<![CDATA[Brick Flicks - Blog]]>Fri, 18 Dec 2015 16:04:41 -0800Weebly<![CDATA[competition winners announced!]]>Thu, 12 Feb 2015 17:13:17 GMThttp://brickflicks.weebly.com/blog/competition-winners-announcedThanks to everyone who entered Lights, Camera, LEGO! We loved watching all the entries we received, and are pleased to announce the winning film: The Little Director, by Carl Ferber of Backyard Productions. Check out his film below! There were also two runners-up: Noah Sprague and Josiah Skiles. Well done to the three filmmakers for their awesome efforts!

<![CDATA[DIRECTOR'S CHAIR: mICHEL GONDRY]]>Thu, 20 Nov 2014 15:05:16 GMThttp://brickflicks.weebly.com/blog/directors-chair-michel-gondryIn this exclusive extract from Brick Flicks, film director Michel Gondry talks about his own LEGO stop-motion experience, making a music video for The White Stripes. (Scroll down for the video.)

In 2002, The White Stripes were looking for someone to make the music video for their hit song “I Fell in Love with a Girl.” Michel Gondry, director of Eternal Sunshine of the Spotless Mind, The Science of Sleep, and The Green Hornet, got the job by a fortuitous mistake. And the rest is LEGO block and roll history.

Were you presented with the idea of a LEGO stop-motion music video by The White Stripes, or did you come up with it? What inspired you to go down this route?

I had just bought the LEGO Stu­dios camera for my son. We started to experiment together. I’d done some abstract LEGO animation with it and I thought that would fit the song, because the song is very punk. I thought the simplic­ity of the LEGO and the simplic­ity of the colors matched it quite well. When I met Jack and Meg [of The White Stripes], I had built Jack’s head with LEGO blocks to show them. They were immediately into it.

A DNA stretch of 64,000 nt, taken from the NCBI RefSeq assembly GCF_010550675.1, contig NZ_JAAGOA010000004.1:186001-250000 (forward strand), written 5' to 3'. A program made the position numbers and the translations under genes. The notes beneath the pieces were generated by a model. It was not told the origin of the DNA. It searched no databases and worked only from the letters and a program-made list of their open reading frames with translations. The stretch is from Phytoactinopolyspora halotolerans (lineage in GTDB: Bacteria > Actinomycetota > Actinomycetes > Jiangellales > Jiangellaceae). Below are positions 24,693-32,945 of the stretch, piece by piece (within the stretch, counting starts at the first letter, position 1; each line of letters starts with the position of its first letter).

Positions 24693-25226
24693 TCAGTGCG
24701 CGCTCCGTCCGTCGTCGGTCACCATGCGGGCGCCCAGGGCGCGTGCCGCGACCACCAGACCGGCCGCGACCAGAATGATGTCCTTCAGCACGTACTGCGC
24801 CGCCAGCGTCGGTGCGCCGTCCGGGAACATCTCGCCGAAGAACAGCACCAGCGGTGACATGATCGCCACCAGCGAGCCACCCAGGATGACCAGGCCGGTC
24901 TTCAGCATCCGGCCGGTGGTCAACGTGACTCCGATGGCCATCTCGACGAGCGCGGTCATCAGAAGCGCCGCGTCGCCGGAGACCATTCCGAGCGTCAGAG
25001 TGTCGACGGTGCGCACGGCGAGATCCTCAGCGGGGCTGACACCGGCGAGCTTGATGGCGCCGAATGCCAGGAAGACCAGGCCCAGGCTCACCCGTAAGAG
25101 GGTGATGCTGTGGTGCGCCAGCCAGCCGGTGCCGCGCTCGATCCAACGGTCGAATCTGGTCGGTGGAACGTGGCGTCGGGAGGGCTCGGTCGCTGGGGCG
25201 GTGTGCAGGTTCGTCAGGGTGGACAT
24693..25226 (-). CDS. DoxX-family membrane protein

They had seen a Lenny Krav­itz video for the song “Are You Gonna Go My Way,” which is an amazing video. And they wanted to work with whoever directed this video and mistakenly they thought it was me. And so they met me on the basis of that. But once they saw the concept of the LEGO blocks, they changed their minds and said, “OK, we’ll do it with Michel.”

Jack White’s 3D LEGO head, which Michel Gondry used to convince the band to shoot a LEGO music video.

How much of the film was storyboarded in advance, and how much was a product of playing with the bricks?

We shot a very classical video, with very small video cameras, just having them play on their instru­ments. I put a lot of makeup on their eyes—actually, Jack looked a bit like the guy from The Cure, Robert Smith. And I asked them to swim in the swimming pool, and they were running in the street. We were in London, so I shot some traffic pass­ing by; some red buses because it would be easy to reproduce with LEGO. After that we edited the footage into a video. Then my father made a program to print out all the images at the definition of LEGO blocks with the shape of the LEGO blocks like big pixels. We had one printed frame per image and I hired a team of ten people to animate that. So they would construct a LEGO wall, which we shot with the 16mm Bolex camera, and then we would demolish it and rebuild another one and so on. You can just make out the red London LEGObus during its brief appearance in the short music video.

Why did you decide to stick with the traditional LEGO color palette and avoid the more recent colors?

When I was a kid in the sixties there were only black, white, yel­low, red, and blue. Never green, never brown, never orange. It was a good idea for The White Stripes because they had this concept that they would use red and blue and white. First they wanted me to use only those three colors, but I said it [was] important to use the five colors of the brand, the initial colors, so they went along with it.